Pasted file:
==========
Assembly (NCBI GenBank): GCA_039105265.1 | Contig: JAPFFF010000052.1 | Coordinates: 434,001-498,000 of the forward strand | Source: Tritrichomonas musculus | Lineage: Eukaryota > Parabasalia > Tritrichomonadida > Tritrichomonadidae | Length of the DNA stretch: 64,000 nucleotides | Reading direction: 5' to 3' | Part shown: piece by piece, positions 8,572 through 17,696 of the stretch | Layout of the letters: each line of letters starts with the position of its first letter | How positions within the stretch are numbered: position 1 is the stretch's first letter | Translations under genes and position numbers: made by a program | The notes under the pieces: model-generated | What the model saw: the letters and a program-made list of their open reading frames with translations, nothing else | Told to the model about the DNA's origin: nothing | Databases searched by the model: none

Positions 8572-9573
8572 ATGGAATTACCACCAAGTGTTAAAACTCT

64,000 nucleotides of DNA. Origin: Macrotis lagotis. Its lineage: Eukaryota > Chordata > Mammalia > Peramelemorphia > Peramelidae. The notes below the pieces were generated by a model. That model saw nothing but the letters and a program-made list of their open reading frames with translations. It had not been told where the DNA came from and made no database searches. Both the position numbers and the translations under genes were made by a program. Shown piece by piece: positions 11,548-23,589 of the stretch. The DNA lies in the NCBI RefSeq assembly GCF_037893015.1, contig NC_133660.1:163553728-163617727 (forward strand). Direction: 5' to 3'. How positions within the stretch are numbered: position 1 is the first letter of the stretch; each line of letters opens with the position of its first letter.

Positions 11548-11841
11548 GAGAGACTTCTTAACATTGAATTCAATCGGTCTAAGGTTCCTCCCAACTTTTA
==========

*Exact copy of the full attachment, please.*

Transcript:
Assembly (NCBI GenBank): GCA_039105265.1 | Contig: JAPFFF010000052.1 | Coordinates: 434,001-498,000 of the forward strand | Source: Tritrichomonas musculus | Lineage: Eukaryota > Parabasalia > Tritrichomonadida > Tritrichomonadidae | Length of the DNA stretch: 64,000 nucleotides | Reading direction: 5' to 3' | Part shown: piece by piece, positions 8,572 through 17,696 of the stretch | Layout of the letters: each line of letters starts with the position of its first letter | How positions within the stretch are numbered: position 1 is the stretch's first letter | Translations under genes and position numbers: made by a program | The notes under the pieces: model-generated | What the model saw: the letters and a program-made list of their open reading frames with translations, nothing else | Told to the model about the DNA's origin: nothing | Databases searched by the model: none

Positions 8572-9573
8572 ATGGAATTACCACCAAGTGTTAAAACTCT

64,000 nucleotides of DNA. Origin: Macrotis lagotis. Its lineage: Eukaryota > Chordata > Mammalia > Peramelemorphia > Peramelidae. The notes below the pieces were generated by a model. That model saw nothing but the letters and a program-made list of their open reading frames with translations. It had not been told where the DNA came from and made no database searches. Both the position numbers and the translations under genes were made by a program. Shown piece by piece: positions 11,548-23,589 of the stretch. The DNA lies in the NCBI RefSeq assembly GCF_037893015.1, contig NC_133660.1:163553728-163617727 (forward strand). Direction: 5' to 3'. How positions within the stretch are numbered: position 1 is the first letter of the stretch; each line of letters opens with the position of its first letter.

Positions 11548-11841
11548 GAGAGACTTCTTAACATTGAATTCAATCGGTCTAAGGTTCCTCCCAACTTTTA